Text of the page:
The separation of the navigation components into these three levels has several advantages. The levels can be composed to individual navigation solutions best fitting the needs of the application or the current environment a robot is navigating in. According to these needs the size of the stack can be changed, with the bottom level being the most versatile and configurable one. For instance, some scenarios might require to manually command a robot using a joystick. In that case, both upper levels would be replaced by a simple joystick driver component, while the collision avoidance level still validates the navigation commands. In other scenarios, a robot might always navigate in a single map only. For that the geometrical path-planner on the middle level (without the topological path planner on top) is fully sufficient. Of course, there are also scenarios where all three levels are needed. Even in these latter cases, components on the individual levels can be flexibly exchanged (even at run-time, while moving) by alternatives because of a clear separation of responsibilities on each level and due to the clear interfaces between the levels. For example, it is possible to exchange free navigation with corridor-based navigation1) to make the robot move only within predefined tracks.
The figure below illustrates the interaction of the navigation components over generic navigation services. While the navigation services are always stable, there are several alternatives for each of the navigation components (see below) that realize the same services but internally implement different algorithms. This decoupling between a component's internal implementation and the component's service-based interaction is a fundamental principle in RobMoSys that enables a flexible reuse (i.e., exchange) of components by alternatives with unique selling points and thus makes the navigation stack flexibly usable in different applications with different requirements with respect to envisioned environments and the used robot platforms.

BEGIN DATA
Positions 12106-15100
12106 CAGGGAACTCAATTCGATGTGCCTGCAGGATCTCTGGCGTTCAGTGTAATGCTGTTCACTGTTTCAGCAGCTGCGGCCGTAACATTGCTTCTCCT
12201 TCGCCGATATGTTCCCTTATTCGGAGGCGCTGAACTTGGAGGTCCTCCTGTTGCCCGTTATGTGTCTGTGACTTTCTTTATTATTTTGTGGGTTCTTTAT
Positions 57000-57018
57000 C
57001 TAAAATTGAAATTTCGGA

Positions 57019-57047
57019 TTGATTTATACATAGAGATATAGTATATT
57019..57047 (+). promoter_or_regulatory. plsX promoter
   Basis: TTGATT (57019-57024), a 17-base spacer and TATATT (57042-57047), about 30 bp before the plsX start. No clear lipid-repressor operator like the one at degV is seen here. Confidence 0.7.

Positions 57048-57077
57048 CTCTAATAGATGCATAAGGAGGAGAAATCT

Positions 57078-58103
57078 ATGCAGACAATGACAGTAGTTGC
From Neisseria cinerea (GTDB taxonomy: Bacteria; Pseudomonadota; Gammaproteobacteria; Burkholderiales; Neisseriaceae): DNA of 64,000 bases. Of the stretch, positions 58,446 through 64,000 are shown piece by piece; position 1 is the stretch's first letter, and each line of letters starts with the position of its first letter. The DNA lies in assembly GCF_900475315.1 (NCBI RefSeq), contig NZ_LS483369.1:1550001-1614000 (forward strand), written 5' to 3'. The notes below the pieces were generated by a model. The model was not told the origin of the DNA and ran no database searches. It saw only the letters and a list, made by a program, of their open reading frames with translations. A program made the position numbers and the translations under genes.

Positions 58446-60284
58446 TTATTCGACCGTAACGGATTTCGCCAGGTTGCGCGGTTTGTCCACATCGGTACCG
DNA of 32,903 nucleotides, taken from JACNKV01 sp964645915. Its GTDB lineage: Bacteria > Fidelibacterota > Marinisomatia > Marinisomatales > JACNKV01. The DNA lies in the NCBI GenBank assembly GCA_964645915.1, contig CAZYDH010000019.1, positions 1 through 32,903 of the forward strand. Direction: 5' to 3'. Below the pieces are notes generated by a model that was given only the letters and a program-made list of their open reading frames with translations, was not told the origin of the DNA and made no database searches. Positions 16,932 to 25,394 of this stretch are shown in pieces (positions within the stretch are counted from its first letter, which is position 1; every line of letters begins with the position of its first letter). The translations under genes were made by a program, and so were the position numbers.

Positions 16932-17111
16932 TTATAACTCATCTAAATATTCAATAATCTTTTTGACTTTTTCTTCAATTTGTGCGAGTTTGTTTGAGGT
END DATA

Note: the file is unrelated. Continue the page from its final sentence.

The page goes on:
The navigation stack consists of two hardware-related components, namely Laser and BaseServer. These two components abstract away the used hardware. While the components themselves are specific to a particular platform (e.g. Robotino3, PAL Tiago, etc.), they implement the following services that are platform-independent:
The other three navigation components implement the different capabilities of the navigation stack, namely (1) obstacle avoidance, (2) mapping, and (3) path-planning. Again, similar to the two hardware-related components above, the three components internally implement a specific algorithm and are exchangeable due to the following algorithm-independent service definitions that they individually implement:
Overall, the three navigation components BaseServer, Laser and ObstacleAviodance together realize the lowest obstacle avoidance level (see above). The Mapper, the Planner and optionally the Localization components realize the middle geometric path planning level. Finally, the upper topological path planning level is realized by a symbolic planner component.
The symbolic planner component is not only used for geometric path planning but is a generic component that is used for all kinds of combinatoric problems. This component typically directly interacts with the Task Coordination Level.
The following composition structures are directly related to the realization of the navigation stack: